Success Over 60 Years

SethMasiaBy SETH MASIA

The American Solar Energy Society had a near-death experience last spring, after the ASES National Solar Conference. Because of hotel contracts signed three years ago, we left the Baltimore conference in debt more than a quarter million dollars. ASES was forced to cut staff, to close our comfortable office space and to move our archives (the move unfortunately coincided with the Boulder, Colo., floods last September; we saved 60 years of scientific records from drowning only with much hard labor by a few dedicated people).

That takes care of the bad news. I have much good news to report.

With the enthusiastic support of volunteers around the country and right here in Boulder, ASES administered all key programs without interruption. We published SOLAR TODAY, Solar@Work and Solar Citizen on schedule; we conducted the 18th annual ASES National Solar Tour on schedule; and we redesigned the websites — solartoday.org and ases.org — to accommodate digitization of our 60-year archive and streamline what had become a ponderous system for membership renewal. (Special thanks to Wyldon Fishman of the New York Chapter, who stepped in to coordinate the tour and did a great job of it).

To top it off, we had a successful year-end fundraising campaign. Members and supporters donated more than $200,000 to resuscitate ASES and its programs during 2013. ASES embarks on its 60th-anniversary year with money in the bank and a clear road ahead to new projects in support of the ASES mission. Hundreds of members sent in small donations, over and above their membership renewals. Special thanks went out in January to 55 generous donors who gave more than $500 each. We’re not out of debt yet, but we’re out of trouble.

In December ASES reached an agreement to hold the ASES National Solar Conference (SOLAR 2014) in conjunction with Intersolar North America, in San Francisco (July 6-10). It’s long been my goal to reschedule the conference outside the academic calendar, when it’s easier for faculty and students to present technical papers. July is perfect timing. After conferences in Raleigh, N.C., Denver and Baltimore it’s time to get the show back out to the West Coast. The proximity of the Berkeley, Stanford and Davis campuses promises participation by the grad students who are the future core of ASES membership. Finally, the location brings the collaboration of our Northern California Chapter (NorCal Solar), which has long supported the Intersolar show, and of the International Solar Energy Society, which allies with Intersolar through their joint relationship with the Fraunhofer Institute.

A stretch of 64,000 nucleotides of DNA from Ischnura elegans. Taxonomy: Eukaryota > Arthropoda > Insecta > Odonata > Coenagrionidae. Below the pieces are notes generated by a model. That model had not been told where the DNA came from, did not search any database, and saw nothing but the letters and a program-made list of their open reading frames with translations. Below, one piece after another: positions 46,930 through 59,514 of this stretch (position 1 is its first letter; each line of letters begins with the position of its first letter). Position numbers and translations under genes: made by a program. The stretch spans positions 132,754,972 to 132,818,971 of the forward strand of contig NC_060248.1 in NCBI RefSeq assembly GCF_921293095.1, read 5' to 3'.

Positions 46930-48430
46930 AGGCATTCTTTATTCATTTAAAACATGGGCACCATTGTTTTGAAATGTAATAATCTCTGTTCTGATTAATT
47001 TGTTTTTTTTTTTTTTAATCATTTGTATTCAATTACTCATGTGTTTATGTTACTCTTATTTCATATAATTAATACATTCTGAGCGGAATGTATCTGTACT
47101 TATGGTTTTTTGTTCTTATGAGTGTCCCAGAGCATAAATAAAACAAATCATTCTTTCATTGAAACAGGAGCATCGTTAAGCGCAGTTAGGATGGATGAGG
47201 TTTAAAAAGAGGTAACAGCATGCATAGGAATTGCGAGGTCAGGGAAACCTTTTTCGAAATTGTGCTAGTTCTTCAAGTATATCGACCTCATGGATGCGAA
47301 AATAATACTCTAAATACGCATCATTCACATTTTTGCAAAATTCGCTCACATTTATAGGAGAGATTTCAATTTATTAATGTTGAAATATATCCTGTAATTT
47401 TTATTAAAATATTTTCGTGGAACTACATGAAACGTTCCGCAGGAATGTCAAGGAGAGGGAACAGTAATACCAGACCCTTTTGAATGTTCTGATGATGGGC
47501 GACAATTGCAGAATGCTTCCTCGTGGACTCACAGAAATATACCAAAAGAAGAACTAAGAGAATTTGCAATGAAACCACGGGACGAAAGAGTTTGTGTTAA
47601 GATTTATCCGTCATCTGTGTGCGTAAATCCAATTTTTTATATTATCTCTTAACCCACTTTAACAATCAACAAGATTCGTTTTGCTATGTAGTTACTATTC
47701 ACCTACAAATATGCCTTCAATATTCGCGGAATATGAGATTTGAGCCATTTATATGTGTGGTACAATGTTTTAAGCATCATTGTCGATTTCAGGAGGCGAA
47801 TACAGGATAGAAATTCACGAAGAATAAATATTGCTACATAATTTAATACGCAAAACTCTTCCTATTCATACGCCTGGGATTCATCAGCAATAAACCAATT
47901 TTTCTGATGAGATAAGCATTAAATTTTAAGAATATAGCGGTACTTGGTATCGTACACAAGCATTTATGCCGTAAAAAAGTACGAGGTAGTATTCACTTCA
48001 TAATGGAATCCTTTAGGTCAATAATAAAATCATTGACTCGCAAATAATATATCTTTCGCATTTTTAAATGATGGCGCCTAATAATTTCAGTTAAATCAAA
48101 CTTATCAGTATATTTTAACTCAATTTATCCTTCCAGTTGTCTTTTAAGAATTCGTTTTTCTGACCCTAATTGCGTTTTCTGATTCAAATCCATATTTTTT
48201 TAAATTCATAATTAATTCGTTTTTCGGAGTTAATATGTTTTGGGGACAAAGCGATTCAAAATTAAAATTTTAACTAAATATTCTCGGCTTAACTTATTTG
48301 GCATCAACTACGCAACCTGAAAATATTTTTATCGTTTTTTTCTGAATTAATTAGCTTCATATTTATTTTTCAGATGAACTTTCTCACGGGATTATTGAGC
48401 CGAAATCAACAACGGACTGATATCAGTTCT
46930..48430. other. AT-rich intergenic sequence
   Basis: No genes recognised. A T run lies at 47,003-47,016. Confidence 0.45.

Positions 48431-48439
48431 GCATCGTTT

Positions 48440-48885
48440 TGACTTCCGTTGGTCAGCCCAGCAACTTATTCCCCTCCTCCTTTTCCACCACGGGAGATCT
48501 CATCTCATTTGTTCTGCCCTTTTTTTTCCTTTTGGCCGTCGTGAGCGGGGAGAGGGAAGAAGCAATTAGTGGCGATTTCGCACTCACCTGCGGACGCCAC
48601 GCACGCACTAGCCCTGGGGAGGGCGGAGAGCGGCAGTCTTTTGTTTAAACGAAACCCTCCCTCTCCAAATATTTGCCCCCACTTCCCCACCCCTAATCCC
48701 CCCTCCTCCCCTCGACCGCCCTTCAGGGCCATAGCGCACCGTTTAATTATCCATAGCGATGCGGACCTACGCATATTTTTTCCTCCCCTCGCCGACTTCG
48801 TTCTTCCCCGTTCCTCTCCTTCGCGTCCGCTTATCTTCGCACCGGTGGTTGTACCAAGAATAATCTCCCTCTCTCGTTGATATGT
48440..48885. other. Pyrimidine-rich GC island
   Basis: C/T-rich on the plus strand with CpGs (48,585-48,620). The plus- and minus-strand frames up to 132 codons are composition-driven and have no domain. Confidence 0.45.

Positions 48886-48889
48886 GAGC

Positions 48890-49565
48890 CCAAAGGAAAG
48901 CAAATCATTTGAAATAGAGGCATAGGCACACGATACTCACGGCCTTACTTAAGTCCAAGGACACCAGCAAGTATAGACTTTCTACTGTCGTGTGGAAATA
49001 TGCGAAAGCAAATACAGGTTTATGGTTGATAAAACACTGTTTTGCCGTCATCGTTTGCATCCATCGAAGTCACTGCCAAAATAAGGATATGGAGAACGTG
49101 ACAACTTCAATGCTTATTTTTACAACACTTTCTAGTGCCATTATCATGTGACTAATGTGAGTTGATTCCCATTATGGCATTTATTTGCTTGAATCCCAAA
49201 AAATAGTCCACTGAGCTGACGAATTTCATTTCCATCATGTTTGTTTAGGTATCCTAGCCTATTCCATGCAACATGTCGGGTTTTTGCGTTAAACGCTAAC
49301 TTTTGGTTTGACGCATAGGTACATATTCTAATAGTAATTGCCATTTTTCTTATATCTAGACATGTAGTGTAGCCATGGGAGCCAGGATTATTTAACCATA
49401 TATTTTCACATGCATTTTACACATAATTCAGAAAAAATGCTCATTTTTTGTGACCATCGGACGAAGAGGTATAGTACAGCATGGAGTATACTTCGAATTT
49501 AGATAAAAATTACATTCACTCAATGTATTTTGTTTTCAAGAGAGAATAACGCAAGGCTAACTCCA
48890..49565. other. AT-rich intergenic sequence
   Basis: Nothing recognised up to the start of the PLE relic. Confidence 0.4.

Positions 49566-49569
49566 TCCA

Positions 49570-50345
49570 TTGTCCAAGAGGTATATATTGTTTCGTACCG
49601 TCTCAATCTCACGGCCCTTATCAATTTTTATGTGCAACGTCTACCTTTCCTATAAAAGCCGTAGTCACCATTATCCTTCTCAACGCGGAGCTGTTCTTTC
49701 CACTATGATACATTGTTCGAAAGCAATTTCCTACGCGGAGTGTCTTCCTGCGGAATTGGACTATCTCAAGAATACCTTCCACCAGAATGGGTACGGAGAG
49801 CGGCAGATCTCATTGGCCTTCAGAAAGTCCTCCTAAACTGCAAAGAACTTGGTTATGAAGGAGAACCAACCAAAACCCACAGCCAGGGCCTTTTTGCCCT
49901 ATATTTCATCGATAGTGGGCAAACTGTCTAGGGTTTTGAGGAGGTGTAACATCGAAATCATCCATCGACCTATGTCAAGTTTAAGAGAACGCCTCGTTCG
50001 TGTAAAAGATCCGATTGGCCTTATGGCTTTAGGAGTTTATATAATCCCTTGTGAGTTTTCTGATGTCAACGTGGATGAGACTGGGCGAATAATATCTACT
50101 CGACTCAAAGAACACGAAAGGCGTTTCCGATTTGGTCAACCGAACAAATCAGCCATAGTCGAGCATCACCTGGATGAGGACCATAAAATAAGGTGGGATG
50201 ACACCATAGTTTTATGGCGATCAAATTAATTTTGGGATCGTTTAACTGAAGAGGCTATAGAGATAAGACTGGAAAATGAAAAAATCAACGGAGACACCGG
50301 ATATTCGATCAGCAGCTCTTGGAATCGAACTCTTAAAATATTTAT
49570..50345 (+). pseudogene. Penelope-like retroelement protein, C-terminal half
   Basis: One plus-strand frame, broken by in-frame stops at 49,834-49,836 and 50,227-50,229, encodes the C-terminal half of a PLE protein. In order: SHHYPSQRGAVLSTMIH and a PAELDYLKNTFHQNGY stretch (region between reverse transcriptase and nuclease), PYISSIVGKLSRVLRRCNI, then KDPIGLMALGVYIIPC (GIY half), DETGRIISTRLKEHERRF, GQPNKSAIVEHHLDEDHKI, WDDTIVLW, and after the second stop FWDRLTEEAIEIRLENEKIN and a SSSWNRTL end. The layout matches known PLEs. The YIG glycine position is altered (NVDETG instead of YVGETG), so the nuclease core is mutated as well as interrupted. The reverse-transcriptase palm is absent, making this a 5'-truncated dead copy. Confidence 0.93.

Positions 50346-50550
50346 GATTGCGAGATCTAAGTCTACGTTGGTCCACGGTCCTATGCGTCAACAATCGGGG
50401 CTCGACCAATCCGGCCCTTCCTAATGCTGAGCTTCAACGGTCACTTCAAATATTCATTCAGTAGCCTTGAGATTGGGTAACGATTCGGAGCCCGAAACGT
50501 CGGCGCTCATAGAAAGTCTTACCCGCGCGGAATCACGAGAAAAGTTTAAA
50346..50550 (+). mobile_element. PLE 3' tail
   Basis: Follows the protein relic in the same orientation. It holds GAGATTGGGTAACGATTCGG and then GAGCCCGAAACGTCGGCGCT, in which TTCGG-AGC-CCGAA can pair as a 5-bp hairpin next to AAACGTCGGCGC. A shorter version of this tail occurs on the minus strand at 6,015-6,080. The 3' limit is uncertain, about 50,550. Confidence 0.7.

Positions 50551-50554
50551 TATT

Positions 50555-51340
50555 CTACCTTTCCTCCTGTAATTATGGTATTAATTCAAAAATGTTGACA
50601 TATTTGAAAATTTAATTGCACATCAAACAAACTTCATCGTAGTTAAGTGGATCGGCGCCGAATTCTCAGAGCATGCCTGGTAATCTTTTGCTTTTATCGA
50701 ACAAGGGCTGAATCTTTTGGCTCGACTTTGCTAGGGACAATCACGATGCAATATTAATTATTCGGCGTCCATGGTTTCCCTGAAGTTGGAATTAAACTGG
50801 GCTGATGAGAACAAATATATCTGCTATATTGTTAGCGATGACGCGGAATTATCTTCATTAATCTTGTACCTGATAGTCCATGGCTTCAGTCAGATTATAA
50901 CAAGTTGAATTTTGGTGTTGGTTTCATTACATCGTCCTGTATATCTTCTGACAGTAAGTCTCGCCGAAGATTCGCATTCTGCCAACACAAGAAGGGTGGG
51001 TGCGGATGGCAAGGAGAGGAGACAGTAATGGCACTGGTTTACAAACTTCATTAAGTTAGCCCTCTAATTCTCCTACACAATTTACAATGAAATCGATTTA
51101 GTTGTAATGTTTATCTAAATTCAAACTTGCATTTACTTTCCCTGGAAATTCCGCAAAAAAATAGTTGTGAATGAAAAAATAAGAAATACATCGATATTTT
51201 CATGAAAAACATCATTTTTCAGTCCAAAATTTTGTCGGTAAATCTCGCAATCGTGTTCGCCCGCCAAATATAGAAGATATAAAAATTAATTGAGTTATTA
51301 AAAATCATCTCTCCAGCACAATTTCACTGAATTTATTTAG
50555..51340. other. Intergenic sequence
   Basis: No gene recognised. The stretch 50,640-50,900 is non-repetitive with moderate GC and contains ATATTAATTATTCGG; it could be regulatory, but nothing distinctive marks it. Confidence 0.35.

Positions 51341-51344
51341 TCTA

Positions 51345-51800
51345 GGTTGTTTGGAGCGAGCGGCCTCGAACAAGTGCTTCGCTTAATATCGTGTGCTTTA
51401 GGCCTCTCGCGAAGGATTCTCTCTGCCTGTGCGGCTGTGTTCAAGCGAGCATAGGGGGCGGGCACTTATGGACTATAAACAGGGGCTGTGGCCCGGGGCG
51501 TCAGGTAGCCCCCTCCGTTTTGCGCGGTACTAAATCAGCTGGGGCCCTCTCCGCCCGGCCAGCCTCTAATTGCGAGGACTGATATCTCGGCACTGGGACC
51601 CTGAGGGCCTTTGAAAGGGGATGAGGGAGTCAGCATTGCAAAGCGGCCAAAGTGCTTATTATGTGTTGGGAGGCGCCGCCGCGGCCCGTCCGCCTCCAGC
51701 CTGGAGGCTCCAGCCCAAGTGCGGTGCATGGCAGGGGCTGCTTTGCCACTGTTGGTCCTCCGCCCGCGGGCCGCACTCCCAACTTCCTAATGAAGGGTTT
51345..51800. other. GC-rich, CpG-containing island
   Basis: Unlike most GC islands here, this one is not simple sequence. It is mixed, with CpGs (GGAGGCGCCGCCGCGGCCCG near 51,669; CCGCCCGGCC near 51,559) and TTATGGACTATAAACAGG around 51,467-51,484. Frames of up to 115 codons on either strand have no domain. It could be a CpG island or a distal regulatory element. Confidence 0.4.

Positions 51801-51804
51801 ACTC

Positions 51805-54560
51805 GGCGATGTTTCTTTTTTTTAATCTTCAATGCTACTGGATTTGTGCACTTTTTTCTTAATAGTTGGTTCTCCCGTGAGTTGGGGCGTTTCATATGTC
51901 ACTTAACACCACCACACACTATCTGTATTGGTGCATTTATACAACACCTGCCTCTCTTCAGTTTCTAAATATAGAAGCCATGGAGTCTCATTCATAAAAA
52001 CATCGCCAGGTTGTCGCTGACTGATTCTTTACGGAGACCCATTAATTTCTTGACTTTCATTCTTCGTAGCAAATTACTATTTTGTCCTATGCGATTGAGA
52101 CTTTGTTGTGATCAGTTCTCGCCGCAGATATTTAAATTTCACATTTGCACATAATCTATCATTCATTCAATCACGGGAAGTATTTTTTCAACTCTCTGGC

We have a new board of directors. David Panich, long a stalwart of the ASES Passive Solar Division, is our new board chair. David Hill, immediate past chair, has volunteered to coordinate ASES fundraising activities. Frank de Winter stays on as vice chair. Brian Allen, former board secretary, now returns to his key role as conference director and will take on the role of director of operations for ASES.  (See the article on the new ASES Board Members.)

The ASES National Solar Tour for 2014 will go forward, in its 19th year, during the first weekend of October. We have a date conflict this time: Yom Kippur begins at sundown on Friday, Oct. 3, and observant Jews will be unable to participate in the tour on Saturday, Oct. 4. We will encourage local tours to accommodate participants by offering tours, as appropriate, on Friday and Sunday. This is not a new departure for the tour. Many local tours adjust their dates to avoid conflict with football games and for other regional considerations (Alaska, for instance, holds the tour in late spring).

We’ve weathered the storm. 2014 has begun as a year of rebuilding. We have one major, critical goal to accomplish in 2014: membership growth. Since the beginning of the recession in 2008, the ASES audience has grown five-fold — we have more than 50,000 readers for our online publications. However, active membership has fallen by more than half. We need to find 5,000 new members this year. When you renew your membership, please make sure that one of your colleagues or students comes in as a new member. We all have work to do. Let’s get at it.

Best wishes for the New Year!

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